Study discounts alleged link between sharks, rays and bivalves
A new study argues that a purported link between populations of coastal sharks, cownose rays and commercial bivalves along the U.S. East Coast is based on spurious data and reasoning, and calls for fisheries managers and others to reconsider the related campaign in the Chesapeake Bay region to “Save the Bay, Eat a Ray.”
The study, in today's issue of Scientific Reports, also calls for broader scrutiny of other scientific claims of “trophic cascades,” and offers a list of criteria to promote their critical evaluation. The paper’s author are emeritus professor Jack Musick of William & Mary’s Virginia Institute of Marine Science; Dean Grubbs and Chip Cotton of Florida State University; John Carlson, Tobey Curtis, David McElroy and Camilla McCandless of NOAA’s National Marine Fisheries Service; and Jason Romine of the U.S. Geological Survey. Grubbs, Cotton and Romine are VIMS alumni.
A familiar example of a trophic cascade is the textbook case of foxes, rabbits, and grasses, wherein a drop in fox numbers due to trapping or other factors leads to a population explosion among their long-eared prey. Grazed by hordes of rabbits, grasses then decline or disappear. Bottom line: a decline in the fox population cascades through rabbits to affect grasses.
In 2007, Dalhousie University researcher Ransom Myers and co-authors published a now widely cited paper in Science presenting evidence of a trophic cascade in the Atlantic waters of the U.S. East Coast. They argued “the functional elimination of apex predators, the great sharks” led to a “region-wide proliferation of rays, skates, and smaller sharks” that “cascaded down the food web through cownose rays to bay scallops and possibly other bivalves.”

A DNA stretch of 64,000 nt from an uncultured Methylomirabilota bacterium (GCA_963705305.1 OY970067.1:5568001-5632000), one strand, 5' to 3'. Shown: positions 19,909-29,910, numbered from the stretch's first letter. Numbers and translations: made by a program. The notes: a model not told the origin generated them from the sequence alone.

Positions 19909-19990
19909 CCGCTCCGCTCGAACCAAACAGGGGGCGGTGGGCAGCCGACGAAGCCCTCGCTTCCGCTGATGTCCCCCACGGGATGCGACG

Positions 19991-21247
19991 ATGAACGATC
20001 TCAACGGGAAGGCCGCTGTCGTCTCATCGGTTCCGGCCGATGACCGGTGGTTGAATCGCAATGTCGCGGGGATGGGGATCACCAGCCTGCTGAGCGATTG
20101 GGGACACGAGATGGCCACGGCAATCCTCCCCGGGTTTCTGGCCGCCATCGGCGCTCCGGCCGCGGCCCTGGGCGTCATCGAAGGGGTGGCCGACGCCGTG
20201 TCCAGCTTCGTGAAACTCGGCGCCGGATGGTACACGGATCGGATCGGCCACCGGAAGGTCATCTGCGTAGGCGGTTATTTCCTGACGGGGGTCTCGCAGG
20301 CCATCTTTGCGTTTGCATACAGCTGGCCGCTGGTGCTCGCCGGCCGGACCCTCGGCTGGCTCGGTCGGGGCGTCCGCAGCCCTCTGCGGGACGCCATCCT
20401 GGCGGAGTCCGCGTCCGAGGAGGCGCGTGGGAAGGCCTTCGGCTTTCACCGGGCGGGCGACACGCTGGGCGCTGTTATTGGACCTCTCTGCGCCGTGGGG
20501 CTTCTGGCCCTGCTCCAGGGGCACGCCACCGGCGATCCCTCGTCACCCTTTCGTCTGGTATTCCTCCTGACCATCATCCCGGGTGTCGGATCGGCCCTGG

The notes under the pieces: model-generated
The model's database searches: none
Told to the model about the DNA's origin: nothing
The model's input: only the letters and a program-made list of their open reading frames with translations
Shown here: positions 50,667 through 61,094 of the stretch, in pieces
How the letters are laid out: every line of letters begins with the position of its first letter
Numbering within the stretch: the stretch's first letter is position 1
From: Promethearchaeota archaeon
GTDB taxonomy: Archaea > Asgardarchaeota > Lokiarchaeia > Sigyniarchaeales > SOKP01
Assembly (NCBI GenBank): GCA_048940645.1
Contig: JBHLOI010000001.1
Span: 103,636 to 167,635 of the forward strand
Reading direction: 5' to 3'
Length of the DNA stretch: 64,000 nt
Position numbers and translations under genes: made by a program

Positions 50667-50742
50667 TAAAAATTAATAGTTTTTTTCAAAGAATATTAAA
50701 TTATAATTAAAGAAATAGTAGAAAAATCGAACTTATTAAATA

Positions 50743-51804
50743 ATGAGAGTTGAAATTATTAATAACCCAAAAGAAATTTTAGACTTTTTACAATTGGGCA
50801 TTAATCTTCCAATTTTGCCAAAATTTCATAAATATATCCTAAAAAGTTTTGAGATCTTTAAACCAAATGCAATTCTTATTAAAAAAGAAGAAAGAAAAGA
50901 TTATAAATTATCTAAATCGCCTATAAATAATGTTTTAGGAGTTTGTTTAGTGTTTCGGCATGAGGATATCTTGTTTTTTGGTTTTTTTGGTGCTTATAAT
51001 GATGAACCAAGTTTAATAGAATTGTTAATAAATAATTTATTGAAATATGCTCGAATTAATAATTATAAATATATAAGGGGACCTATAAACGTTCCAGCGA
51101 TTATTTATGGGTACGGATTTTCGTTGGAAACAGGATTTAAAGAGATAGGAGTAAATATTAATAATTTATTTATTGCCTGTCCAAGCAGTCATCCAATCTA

Though the Myers paper focused on impacts to bay scallops, oyster growers and others in the Chesapeake Bay region soon used the idea of this trophic cascade to call for a fishery for cownose rays, based on their observed consumption of planted oysters. Musick and co-authors contend this fishery is unwarranted, and express concerns about its effects on the ray population.
“Cownose rays are slow-growing and have a limited reproductive rate and rebound potential,” says Musick. “Based on this life history, it’s unlikely they can withstand high levels of fishing mortality without a substantial decline in population.”
“Recent landings of cownose rays in Chesapeake Bay have been as high as 186 metric tons per year,” says Grubbs, the paper’s lead author. “Because we have no estimate of their overall population, we have no idea what level of fishing mortality this represents. It also doesn’t take into account landings in other regions along their migratory path, or from bow-fishing tournaments or bycatch.”
Based on these concerns, the authors “strongly recommend establishing precautionary, science‐based catch limits rather than allowing continued unregulated exploitation of cownose rays.” A leader in the effort to better understand cownose rays and the ray fishery is researcher Bob Fisher of the Marine Advisory Services program at VIMS, with funding from Virginia Sea Grant.